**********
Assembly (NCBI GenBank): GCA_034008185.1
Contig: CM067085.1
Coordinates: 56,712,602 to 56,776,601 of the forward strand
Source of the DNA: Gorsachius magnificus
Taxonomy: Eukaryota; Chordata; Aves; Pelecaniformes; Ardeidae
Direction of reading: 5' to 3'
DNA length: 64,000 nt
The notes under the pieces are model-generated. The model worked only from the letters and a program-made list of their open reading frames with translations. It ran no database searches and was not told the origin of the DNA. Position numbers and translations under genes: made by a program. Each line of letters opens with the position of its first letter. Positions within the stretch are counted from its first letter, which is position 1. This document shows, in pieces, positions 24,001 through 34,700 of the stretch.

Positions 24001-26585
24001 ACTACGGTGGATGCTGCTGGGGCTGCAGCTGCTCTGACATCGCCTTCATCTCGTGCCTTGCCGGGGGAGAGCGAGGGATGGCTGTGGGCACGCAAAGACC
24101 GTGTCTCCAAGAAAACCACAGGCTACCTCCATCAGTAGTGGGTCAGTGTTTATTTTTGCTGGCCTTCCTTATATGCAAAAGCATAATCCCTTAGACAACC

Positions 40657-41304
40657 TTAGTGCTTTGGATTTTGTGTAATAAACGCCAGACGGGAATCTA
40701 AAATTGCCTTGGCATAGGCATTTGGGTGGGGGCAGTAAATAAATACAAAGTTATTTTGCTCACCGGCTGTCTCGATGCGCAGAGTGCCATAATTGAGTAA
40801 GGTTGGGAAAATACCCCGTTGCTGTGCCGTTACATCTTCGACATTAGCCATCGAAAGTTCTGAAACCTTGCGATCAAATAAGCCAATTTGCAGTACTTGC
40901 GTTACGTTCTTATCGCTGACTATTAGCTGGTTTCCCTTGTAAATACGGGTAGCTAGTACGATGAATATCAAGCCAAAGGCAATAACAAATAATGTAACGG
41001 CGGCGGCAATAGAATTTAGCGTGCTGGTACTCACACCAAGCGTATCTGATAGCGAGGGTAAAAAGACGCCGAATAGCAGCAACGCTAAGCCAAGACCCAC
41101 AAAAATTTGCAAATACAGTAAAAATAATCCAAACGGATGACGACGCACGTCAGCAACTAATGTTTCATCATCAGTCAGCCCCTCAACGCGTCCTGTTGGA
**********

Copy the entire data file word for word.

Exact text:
Assembly (NCBI GenBank): GCA_034008185.1
Contig: CM067085.1
Coordinates: 56,712,602 to 56,776,601 of the forward strand
Source of the DNA: Gorsachius magnificus
Taxonomy: Eukaryota; Chordata; Aves; Pelecaniformes; Ardeidae
Direction of reading: 5' to 3'
DNA length: 64,000 nt
The notes under the pieces are model-generated. The model worked only from the letters and a program-made list of their open reading frames with translations. It ran no database searches and was not told the origin of the DNA. Position numbers and translations under genes: made by a program. Each line of letters opens with the position of its first letter. Positions within the stretch are counted from its first letter, which is position 1. This document shows, in pieces, positions 24,001 through 34,700 of the stretch.

Positions 24001-26585
24001 ACTACGGTGGATGCTGCTGGGGCTGCAGCTGCTCTGACATCGCCTTCATCTCGTGCCTTGCCGGGGGAGAGCGAGGGATGGCTGTGGGCACGCAAAGACC
24101 GTGTCTCCAAGAAAACCACAGGCTACCTCCATCAGTAGTGGGTCAGTGTTTATTTTTGCTGGCCTTCCTTATATGCAAAAGCATAATCCCTTAGACAACC

Positions 40657-41304
40657 TTAGTGCTTTGGATTTTGTGTAATAAACGCCAGACGGGAATCTA
40701 AAATTGCCTTGGCATAGGCATTTGGGTGGGGGCAGTAAATAAATACAAAGTTATTTTGCTCACCGGCTGTCTCGATGCGCAGAGTGCCATAATTGAGTAA
40801 GGTTGGGAAAATACCCCGTTGCTGTGCCGTTACATCTTCGACATTAGCCATCGAAAGTTCTGAAACCTTGCGATCAAATAAGCCAATTTGCAGTACTTGC
40901 GTTACGTTCTTATCGCTGACTATTAGCTGGTTTCCCTTGTAAATACGGGTAGCTAGTACGATGAATATCAAGCCAAAGGCAATAACAAATAATGTAACGG
41001 CGGCGGCAATAGAATTTAGCGTGCTGGTACTCACACCAAGCGTATCTGATAGCGAGGGTAAAAAGACGCCGAATAGCAGCAACGCTAAGCCAAGACCCAC
41101 AAAAATTTGCAAATACAGTAAAAATAATCCAAACGGATGACGACGCACGTCAGCAACTAATGTTTCATCATCAGTCAGCCCCTCAACGCGTCCTGTTGGA